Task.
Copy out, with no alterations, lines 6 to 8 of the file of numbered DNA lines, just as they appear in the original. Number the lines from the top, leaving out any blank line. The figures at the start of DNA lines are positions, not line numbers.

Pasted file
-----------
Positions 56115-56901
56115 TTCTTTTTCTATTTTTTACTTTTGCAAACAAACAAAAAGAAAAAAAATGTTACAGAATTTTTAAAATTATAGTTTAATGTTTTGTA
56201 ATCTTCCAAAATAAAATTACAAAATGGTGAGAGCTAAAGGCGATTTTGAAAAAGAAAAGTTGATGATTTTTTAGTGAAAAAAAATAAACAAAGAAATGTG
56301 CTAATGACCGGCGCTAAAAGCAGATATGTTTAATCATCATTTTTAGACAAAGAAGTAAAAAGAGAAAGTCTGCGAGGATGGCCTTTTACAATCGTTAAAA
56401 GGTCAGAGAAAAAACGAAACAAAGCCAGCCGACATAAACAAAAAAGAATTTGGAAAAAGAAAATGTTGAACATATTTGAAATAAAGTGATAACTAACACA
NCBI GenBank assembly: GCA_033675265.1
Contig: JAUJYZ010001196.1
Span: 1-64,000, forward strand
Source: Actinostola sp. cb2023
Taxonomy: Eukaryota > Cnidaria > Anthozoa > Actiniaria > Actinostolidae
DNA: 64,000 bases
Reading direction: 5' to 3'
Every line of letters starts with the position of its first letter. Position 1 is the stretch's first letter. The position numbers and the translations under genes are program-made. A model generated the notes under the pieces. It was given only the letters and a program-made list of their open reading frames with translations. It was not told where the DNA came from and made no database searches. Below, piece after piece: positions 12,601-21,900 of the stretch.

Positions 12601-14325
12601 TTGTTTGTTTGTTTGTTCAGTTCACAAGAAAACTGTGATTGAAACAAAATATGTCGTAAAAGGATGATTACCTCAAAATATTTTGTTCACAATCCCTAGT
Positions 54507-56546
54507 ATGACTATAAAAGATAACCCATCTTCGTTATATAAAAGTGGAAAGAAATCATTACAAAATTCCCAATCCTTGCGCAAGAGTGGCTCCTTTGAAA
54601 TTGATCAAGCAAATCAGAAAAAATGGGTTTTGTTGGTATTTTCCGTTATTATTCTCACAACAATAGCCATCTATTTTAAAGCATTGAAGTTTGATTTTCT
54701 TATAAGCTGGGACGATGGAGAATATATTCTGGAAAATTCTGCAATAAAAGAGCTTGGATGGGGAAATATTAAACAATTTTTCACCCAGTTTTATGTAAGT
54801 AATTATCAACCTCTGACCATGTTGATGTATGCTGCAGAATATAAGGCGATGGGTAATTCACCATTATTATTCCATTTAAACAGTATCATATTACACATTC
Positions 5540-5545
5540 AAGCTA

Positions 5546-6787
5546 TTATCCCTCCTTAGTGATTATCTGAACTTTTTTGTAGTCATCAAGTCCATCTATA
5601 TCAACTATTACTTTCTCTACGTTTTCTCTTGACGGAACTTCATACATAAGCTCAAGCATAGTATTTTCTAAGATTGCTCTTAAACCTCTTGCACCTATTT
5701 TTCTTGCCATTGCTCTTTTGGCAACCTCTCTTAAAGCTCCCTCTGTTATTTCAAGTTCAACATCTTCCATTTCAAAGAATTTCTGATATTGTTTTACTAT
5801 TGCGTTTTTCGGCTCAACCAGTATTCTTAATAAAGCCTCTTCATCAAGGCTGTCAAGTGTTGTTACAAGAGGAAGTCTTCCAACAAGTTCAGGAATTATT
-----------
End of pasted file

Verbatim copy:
NCBI GenBank assembly: GCA_033675265.1
Contig: JAUJYZ010001196.1
Span: 1-64,000, forward strand